The DCV Program - Environmental Projects

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The DCV Program - An Alternative Solution to the Problems of Poverty, Crime and Global Warming

Environmental Projects: Reforestation and Manna Catalyst

Nature's Guardians

Tree with Thick Canopy of LeavesOn a hot sunny day, going under a full-grown tree with a thick, hanging canopy of leaves can be refreshing, the air is not only cooler because of the shade but is noticeably fresher to breathe. Plants, powered by sunlight, remove carbon dioxide (CO2) – the main greenhouse gas – from the air to produce oxygen as part of their life cycle or photosynthesis. During the agricultural age, air pollution was not a serious problem unless one’s cooking fire or bonfire smoke annoyed the neighbors, but with an abundance of trees and other plant life back then to immediately clean the air, there really was no chance for man-made air pollutants and greenhouse gases to accumulate in the environment.

Unfortunately, since the advent of the Industrial Revolution and its progress, there has been an increase in air pollution while the earth’s forests have been diminishing. Fortunate are the countries whose forests are protected by National Forest and National Park reservations and where tree replanting laws are strictly enforced on the timber industry. In many countries, forest lands have not only been stripped bare of trees, they have been left denuded for many years. In the Philippines, forests which once covered vast tracts of land and mountains are long gone and no new trees to take their place, the result of greedy loggers and to an extent, careless miners, especially the  illegal ones. Even if there was a replanting effort and saplings were indeed planted, these were probably left neglected and died or likely cut down by others later. While some profited from this activity, others paid the price with their lives. Trees, because of their roots, act to keep the soil intact by holding it together and preventing erosion even when it is raining or during storms. The roots of trees can be strong enough to hold a mountainside intact and control the water flowing through them. However, where there have been no trees or very few trees left, erosion from air (wind) and water (rain) have remained unchecked until the mountainside can eventually collapse during a storm and water from the mountain to likewise rush down in the form of a flash flood both taking lives and property. And of course, very few or no trees to clean the air, means air pollutants stay in the atmosphere indefinitely longer contributing to global warming or are breathed in by humans and animals, thus leading to health problems.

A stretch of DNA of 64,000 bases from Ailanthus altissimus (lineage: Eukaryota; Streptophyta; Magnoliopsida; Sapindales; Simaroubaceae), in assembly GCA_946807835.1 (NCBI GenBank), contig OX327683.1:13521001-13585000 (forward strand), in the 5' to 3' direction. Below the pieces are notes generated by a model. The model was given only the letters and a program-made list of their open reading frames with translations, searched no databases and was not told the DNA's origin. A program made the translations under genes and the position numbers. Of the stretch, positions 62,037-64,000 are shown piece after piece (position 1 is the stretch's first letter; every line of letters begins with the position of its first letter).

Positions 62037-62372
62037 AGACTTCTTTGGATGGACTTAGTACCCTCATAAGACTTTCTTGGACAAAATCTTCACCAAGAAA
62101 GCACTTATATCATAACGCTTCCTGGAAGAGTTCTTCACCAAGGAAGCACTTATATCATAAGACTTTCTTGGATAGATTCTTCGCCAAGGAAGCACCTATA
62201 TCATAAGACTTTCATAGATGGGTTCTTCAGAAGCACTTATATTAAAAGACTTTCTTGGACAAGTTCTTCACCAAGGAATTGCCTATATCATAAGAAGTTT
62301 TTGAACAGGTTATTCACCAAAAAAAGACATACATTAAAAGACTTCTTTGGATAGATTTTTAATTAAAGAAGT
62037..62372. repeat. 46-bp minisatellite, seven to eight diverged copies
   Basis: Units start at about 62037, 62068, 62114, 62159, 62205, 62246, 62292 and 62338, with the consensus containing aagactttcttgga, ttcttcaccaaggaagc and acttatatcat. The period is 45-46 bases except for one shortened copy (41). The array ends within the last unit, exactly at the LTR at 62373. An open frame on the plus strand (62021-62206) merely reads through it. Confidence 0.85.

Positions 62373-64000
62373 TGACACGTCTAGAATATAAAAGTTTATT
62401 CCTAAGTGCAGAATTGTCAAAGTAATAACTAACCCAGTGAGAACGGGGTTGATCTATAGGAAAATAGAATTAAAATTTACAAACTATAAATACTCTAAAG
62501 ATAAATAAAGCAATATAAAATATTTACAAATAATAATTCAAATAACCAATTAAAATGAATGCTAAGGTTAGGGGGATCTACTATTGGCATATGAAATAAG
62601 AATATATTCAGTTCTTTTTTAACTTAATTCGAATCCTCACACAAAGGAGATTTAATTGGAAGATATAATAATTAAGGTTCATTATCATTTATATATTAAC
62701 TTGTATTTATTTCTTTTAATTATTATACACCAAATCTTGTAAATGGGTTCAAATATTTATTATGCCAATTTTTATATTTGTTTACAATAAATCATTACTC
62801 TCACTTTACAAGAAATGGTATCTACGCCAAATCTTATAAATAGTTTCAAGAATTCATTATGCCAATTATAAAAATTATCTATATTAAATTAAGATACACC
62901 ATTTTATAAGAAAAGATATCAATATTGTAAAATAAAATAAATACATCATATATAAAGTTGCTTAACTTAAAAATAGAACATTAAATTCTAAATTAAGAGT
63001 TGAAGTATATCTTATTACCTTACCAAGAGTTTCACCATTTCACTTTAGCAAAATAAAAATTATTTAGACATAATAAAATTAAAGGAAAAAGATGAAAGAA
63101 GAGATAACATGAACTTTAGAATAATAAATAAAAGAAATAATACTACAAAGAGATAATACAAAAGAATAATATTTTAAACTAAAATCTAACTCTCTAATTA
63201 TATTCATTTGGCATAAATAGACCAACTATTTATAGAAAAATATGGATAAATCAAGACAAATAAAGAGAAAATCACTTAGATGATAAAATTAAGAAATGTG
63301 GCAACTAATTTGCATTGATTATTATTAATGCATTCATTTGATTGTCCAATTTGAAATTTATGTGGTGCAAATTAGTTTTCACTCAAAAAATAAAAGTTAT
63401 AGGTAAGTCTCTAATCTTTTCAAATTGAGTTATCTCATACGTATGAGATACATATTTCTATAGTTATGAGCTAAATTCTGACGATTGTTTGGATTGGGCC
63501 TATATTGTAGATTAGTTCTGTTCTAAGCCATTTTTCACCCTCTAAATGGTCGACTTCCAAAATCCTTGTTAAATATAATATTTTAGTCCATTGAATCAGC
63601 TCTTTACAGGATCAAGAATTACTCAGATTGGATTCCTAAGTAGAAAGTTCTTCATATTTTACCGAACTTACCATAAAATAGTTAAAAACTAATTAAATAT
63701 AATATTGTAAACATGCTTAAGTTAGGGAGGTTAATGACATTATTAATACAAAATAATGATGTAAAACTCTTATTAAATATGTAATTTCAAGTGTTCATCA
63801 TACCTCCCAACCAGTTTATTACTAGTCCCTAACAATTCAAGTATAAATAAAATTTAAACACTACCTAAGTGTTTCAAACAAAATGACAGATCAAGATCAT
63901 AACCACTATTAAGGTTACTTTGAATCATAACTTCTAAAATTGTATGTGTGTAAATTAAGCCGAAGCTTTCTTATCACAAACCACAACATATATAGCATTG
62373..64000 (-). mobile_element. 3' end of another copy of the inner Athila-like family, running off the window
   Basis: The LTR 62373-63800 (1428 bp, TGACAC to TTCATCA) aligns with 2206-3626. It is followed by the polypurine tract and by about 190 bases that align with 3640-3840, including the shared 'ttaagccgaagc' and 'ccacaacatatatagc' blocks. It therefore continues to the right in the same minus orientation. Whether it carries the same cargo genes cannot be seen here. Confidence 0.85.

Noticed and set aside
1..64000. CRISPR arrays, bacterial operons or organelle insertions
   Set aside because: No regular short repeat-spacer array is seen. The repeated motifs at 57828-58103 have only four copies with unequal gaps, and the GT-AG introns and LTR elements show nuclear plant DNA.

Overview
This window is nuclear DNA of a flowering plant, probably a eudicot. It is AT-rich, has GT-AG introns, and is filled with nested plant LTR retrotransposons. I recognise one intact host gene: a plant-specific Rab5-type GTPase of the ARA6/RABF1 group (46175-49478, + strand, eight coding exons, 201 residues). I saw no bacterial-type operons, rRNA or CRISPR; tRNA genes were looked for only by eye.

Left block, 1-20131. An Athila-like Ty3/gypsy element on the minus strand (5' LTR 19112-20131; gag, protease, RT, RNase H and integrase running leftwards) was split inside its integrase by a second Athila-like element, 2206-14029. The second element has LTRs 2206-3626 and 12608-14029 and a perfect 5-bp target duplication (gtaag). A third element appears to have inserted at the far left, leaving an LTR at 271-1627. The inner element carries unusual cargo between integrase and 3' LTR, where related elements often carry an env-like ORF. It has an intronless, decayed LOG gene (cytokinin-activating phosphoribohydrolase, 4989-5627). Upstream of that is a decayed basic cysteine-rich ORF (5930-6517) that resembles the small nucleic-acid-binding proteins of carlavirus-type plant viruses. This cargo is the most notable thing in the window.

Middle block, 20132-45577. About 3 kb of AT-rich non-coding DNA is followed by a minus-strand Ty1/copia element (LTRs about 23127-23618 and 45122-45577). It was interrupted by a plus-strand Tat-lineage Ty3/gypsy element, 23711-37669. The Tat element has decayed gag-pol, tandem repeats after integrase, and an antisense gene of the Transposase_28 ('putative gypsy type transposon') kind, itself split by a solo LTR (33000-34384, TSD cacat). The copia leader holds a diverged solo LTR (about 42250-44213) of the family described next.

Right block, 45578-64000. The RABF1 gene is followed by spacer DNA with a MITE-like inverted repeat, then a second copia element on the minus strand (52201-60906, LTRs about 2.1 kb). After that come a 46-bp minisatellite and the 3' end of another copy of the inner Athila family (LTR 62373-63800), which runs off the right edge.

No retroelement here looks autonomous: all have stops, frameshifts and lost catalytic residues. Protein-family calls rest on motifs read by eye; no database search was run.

Deforestation and forest degradation together are the second leading cause of global warming, second only to the combustion of fossil fuels. Deforestation and forest degradation are responsible for a high percentage of some countries' national emissions,  70 percent of Brazil's and 80 percent of Indonesia's, for instance.

The EarthOn December 11, 2007, a new multi-million dollar fund to compensate developing countries for the value of their living forests was launched by the World Bank at the United Nations' climate conference in Bali. The Forest Carbon Partnership Facility was developed “because forests are more important left standing than cut down”, said World Bank Group President Robert Zoellick, introducing the new facility. High on the agenda at the Bali talks was to reduce the 1.6 billion tons of carbon emissions caused each year by deforestation, which amounts to about 20 percent of global carbon emissions.

The new facility will build the capacity of developing countries in tropical and subtropical regions to reduce emissions from deforestation and degradation and tap into a future system of positive incentives to reduce emissions.

Trees then, along with other global efforts to reduce, minimize or altogether eliminate air pollution, provide the only natural solution to reduce greenhouse gas levels by capturing and storing carbon dioxide up to hundred years. With reductions in emissions using man-made methods and a great quantity of trees replanted to clean the air (along with all the other plants and algae which also filter carbon) of pollutants and greenhouse gases, any damage that has been done to the environment would slowly but eventually be reversed. The good news is that at this period of time, it is not too late to make the necessary effort.

The DCV Program and Reforestation